The Music The film was to be stamped by the New York Times as ‘a subjective A Hard Day’s Night’ – and, in keeping with this, the soundtrack is reflective of its composer’s comments in 1989 on his cultural background: ‘Since I didn’t have any kind of formal training, it didn’t make any difference to me if I was listening to Lightnin’ Slim, or a vocal group called The Jewels – or Webern, or Varèse, or Stravinsky. To me it was all good music.’ Such dissolving of outlines between seemingly disparate points on the music spectrum is evidenced within 200 Motel’s 13 suites – which cover a waterfront from the ‘Lonesome Cowboy Burt’ country-and-western spoof to ‘Magic Fingers’ – with Zappa’s guitar to the fore, displaying eclecticism and unpredictability in compatible amounts – to the most distant extremes of modern classical. Though impregnated with an inbred originality, this particular genre revealed a youthful Zappa’s hard listening to Varèse, Stravinsky, Webern, Milhaud and, most conspicuously during ‘I Have Seen The Pleated Gazelle’ with its Pierrot Lunaire-esque suspension of tonality, Schoenberg. Alan Clayson 11
Frank Zappa and wife Gail 1972 © Rex Features
Why is 200 Motels an important work in Frank’s output? To me the fact that he got paid to realise a concept which included an orchestra – that someone would be paying for this and he could actually hear it – that was amazing! He had been writing music for all sorts of orchestral formats, large and small. He was so young and this was complex on so many levels. What was especially monumental was how the score actually influenced the structure of the project itself from the ground up – the layout of the sound stage, the story line, the editing process of the video. This is a real piece of music history but for him, it was an extension of his day job – dots on paper, business as usual, and then some.
Frank Zappa’s wife, explains the concept behind 200 Motels and Frank’s influences. Can you explain the circumstances in which it was made. It was written over several years, while he was on tour... The Universe indeed moves in mysterious ways. The ever efficient and elegant solution-oriented Frank Zappa was writing music constantly. When this feature film opportunity presented itself, he sat down immediately and began transforming various music – bits and pieces – many of which were part of something altogether otherwise – into this singular event. He has managed to do that throughout his life: the taking up of a music idea from over there and another from column A and a couple from Row 14 and repurposing them for the right-here of what actually shows up in the right-now. One of the gifts that came to him through this work was the opportunity to trade phone calls with Cathy Berberian. He created the soprano role for her. Both were disappointed when her schedule did not permit her to participate. And of course, he and Keith Moon remained life-long friends.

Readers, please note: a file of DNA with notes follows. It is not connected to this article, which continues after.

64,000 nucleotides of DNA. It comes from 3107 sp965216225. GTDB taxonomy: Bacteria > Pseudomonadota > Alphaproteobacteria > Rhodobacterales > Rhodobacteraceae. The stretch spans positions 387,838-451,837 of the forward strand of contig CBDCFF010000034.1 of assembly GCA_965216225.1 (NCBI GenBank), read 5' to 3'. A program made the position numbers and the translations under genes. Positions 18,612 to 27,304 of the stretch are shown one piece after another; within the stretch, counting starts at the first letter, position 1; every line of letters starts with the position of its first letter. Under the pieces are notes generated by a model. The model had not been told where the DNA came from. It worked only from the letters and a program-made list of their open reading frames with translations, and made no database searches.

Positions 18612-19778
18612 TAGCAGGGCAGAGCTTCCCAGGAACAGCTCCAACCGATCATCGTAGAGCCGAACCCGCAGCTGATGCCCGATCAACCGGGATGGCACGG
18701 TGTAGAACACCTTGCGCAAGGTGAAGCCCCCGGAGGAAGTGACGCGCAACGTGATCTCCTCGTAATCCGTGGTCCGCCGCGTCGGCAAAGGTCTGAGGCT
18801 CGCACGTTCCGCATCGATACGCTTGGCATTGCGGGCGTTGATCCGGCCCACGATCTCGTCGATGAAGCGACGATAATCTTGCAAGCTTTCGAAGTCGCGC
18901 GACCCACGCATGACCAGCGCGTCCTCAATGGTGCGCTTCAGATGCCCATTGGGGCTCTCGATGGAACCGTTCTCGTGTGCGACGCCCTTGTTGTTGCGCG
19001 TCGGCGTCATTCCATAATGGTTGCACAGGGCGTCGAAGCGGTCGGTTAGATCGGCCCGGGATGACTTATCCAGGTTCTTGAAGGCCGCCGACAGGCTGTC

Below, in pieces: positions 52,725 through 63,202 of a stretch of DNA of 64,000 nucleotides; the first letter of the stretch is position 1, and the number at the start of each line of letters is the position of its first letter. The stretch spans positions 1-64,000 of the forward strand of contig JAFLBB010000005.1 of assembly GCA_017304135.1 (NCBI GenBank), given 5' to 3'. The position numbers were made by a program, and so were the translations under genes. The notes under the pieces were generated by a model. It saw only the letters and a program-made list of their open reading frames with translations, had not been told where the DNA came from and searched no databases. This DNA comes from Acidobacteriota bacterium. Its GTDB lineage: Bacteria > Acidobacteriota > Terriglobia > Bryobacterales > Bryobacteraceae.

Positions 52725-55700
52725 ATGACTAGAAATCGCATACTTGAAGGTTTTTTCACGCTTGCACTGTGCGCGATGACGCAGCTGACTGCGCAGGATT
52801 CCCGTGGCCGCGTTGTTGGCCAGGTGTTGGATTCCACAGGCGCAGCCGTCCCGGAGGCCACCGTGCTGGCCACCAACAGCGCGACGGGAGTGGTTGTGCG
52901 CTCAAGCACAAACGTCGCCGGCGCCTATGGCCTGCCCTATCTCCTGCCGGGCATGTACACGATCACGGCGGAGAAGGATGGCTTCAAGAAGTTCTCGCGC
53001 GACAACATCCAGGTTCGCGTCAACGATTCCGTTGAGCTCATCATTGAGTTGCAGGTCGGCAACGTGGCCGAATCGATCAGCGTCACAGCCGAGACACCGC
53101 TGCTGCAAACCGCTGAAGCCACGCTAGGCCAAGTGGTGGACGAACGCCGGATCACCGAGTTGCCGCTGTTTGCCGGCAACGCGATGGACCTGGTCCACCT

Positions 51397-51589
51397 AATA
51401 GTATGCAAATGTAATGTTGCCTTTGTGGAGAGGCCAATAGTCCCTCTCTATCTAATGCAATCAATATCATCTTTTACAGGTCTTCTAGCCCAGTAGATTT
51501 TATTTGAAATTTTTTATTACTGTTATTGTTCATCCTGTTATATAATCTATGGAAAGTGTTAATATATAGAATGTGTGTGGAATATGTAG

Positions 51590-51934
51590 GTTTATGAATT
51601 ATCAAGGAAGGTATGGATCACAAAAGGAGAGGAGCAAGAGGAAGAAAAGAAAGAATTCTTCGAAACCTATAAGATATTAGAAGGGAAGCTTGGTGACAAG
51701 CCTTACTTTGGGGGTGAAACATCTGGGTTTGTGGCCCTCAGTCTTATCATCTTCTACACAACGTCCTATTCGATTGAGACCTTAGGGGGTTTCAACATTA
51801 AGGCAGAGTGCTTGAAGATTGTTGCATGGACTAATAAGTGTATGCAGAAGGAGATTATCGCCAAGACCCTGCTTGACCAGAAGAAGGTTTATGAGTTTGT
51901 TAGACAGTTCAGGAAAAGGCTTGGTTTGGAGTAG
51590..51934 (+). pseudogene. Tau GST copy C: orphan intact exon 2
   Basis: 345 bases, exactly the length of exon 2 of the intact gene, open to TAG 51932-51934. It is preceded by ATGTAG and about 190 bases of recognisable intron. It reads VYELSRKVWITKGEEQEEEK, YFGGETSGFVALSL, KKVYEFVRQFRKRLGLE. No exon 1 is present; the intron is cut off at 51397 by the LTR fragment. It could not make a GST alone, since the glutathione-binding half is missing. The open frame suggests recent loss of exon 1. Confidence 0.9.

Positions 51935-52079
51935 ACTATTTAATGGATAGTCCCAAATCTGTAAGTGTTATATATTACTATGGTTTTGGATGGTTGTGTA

Edgar Varèse. Photo: Roy Hirkin in 1959
‘He raced across vast uncharted musical deserts.’ The work deals with the clichés of a rock band lifestyle – especially during that period of the late 1960s and early 1970s. But this wasn’t a lifestyle Frank lead himself, was it? The work in fact deals with the surreal aspects of life on the road in a rock n roll band. The jobs generated by music experimentation were a very recent cultural and sociological phenomena. They signified great importance and influence among people – especially those under the age of 25 – across the various densities of demographics defined by the disenfranchisement of the young at that time. The only place they could legitimately hear it was in a place designed for other purposes – bars, hockey rinks, football stadiums and maybe the radio. And this whole music-oriented population was being reviled by the status quo. Censorship was rampant. Access to an audience was denied. Those who loved the music were keenly interested in the personalities of the people who created it. They believed that those who made the music had the keys to the kingdom – wherever it is – the inside track. Frank was always interested in educating the audience – in an amusing and entertaining manner. He also remarked on this ‘lifestyle’ noting that it has everything to do with the attitude with which you eat your ‘TV dinner by the pool’. What where his inspirations musically around the time he wrote 200 Motels? He always loved composers Varèse and Stravinsky but he was driven by his own curiosity and his own sense of freedom and his intent. He judged success by how close he got to realising the idea as he originally imagined it. He had such an enormous work ethic and taking that discipline as the reins for his chariot if you will, as he raced across vast uncharted musical deserts – it was all invention and discovery. Looking back now it is easy for others to see what a visionary he was.
Igor Stravinsky © Moviestore Collections/Rex Features
What do you hope people take away from this performance of 200 Motels? The desire to hear more Frank Zappa. In the Concert Hall. On his recordings. His music unfiltered, uninterpreted or explained by anyone. It will always be his last word. What do you personally like about the work? The common sense and straightforwardness of it – the honesty. The simple respect for the dignity of people – no matter how weird or musical they are. And the fact that the music always turns left at Wednesday – the humor. When played correctly with the right attitude, it always makes me laugh.